Valuing cultural diversity in education
Although teachers have several roles, valuing diversity is one of the most important one. In a diverse country like America, both teachers and students are encultured through socialization, whereby one learns the roles, rules and behaviors for life. Cultural implications do affect classroom management in various ways. Teachers must value diversity at all levels in all their interactions with students and parents. They must also get to know the values, beliefs, and practices of the cultures of the people they deal with. For this they can use resources like newspapers, books, Internet and know more of the cultures of their students. Teachers also need to be aware of their own cultural perspectives and realize that it is not the universal norm nor is it the only right one. They need to be aware of their own knowledge and skills and its short comings. This awareness helps in the acquisition of intercultural skills and makes teachers more competent for culturally diverse setting. Teachers need to be aware of what could be considered as offending or inappropriate and avoid these in all their interactions. They must ensure that they avoid any bias or prejudice to any particular group in all their dealings.
The concept of culture is too broad and complex. Its scope covers everything learned and valued, all gained through personal interactions within his or her society. The culture of any social or ethnic group encompasses every aspect of an individual’s life and evolves with time in response to external or environmental influence. The article ‘Social learning begins at home’ by Elizabeth H. Brady discusses the association between family background and social behavior of children. Sociologists and social anthropologists have opined that since a majority of teachers come from middle class families with their respective values and beliefs, it does not align with that of a majority of children. Two-thirds of children come from socio-economic, ethnic, and racial factors different from that of teachers. Thus teachers are unable to perfectly predict what children have learned.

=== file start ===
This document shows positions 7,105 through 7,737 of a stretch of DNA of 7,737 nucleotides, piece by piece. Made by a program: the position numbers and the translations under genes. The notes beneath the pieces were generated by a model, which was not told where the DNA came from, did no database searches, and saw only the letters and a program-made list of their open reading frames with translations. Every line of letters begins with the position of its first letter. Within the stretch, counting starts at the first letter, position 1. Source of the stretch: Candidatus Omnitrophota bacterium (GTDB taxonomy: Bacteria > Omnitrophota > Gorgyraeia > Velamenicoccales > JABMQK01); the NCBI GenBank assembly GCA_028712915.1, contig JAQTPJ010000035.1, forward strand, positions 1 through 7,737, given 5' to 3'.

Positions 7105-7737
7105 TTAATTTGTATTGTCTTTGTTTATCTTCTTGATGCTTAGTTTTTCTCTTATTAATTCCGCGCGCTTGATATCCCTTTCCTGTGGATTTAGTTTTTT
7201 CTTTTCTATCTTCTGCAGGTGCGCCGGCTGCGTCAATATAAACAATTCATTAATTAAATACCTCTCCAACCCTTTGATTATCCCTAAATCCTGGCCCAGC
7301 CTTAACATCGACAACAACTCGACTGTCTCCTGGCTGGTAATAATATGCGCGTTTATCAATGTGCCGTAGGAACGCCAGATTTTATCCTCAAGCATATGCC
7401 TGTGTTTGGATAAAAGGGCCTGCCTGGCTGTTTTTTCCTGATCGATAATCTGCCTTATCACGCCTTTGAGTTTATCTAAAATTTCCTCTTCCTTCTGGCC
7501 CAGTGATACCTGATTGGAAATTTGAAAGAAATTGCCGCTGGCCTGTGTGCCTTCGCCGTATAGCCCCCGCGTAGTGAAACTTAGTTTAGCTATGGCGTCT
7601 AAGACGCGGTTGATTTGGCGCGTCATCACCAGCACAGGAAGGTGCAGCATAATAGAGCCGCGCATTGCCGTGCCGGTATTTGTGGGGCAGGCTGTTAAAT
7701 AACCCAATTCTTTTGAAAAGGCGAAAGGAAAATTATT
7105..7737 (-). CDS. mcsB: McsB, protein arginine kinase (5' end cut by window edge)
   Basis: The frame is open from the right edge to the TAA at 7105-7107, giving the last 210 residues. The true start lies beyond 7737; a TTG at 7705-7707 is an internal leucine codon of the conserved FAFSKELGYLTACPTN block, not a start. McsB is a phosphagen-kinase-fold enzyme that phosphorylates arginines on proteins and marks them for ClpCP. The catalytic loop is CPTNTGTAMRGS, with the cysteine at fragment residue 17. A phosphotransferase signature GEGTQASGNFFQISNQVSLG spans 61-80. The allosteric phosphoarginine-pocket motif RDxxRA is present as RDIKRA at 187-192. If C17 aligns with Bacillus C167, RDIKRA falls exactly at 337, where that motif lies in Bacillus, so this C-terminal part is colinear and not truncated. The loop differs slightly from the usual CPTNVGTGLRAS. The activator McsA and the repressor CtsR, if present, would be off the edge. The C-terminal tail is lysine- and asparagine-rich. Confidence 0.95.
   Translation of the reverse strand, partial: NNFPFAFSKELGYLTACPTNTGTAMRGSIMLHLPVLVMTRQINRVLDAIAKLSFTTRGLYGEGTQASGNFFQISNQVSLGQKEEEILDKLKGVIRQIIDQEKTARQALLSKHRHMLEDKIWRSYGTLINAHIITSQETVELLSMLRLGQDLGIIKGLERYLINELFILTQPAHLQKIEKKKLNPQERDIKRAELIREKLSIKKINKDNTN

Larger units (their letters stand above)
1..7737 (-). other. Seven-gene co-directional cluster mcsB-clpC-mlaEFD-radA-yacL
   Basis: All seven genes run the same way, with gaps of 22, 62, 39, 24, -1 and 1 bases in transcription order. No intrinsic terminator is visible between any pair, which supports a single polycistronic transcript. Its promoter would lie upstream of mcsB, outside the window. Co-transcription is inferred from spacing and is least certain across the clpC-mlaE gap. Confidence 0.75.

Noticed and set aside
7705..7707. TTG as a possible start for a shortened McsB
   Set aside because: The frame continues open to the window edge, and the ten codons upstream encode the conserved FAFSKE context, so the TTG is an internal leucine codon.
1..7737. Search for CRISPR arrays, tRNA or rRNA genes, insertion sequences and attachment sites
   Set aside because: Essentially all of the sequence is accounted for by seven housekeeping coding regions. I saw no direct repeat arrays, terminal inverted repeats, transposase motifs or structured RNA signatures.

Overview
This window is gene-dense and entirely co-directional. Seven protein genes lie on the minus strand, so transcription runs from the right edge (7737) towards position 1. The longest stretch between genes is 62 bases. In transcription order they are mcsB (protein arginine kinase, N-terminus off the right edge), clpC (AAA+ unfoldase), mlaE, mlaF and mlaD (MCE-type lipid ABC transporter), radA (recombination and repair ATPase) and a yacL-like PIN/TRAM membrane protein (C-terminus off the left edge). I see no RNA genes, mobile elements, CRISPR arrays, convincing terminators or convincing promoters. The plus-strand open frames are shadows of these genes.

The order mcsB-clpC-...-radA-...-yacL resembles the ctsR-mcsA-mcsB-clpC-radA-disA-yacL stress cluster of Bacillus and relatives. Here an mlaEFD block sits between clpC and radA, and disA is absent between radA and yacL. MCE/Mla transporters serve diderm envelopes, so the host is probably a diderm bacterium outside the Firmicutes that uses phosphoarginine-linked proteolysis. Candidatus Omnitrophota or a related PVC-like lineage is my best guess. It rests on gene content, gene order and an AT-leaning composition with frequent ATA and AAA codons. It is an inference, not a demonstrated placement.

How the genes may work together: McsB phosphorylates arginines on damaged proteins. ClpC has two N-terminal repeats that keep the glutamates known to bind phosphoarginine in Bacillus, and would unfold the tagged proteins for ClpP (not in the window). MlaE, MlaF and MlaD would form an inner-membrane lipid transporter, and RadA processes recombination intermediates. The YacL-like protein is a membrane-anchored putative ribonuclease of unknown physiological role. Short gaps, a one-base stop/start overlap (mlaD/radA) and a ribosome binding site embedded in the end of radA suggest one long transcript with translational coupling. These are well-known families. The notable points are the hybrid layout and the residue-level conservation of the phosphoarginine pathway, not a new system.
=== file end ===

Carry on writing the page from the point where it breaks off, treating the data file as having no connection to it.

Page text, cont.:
Elizabeth highlights that families have a role in the social behavior of children before they reach school. Family settings however also limits social learning which often make teachers remark, “But that is something home should teach”. The article notes that such teacher approach may be attributed to their own backgrounds. On the other hand when children master the values that teachers have, teachers perceive children to have excellent behaviors (Brady, 1950). This article discusses every aspect of family influence and teacher expectations on children. It concludes by saying that although we know that children have learned social behavior and carry several concerns, teachers do not know what these are. Teachers must try and find out these before scheduling the learning experience.
Different ways you can show your students and parents that you value diversity on all levels (ex: cultural, religious, gender, abilities, diversity between family structures and units, etc.)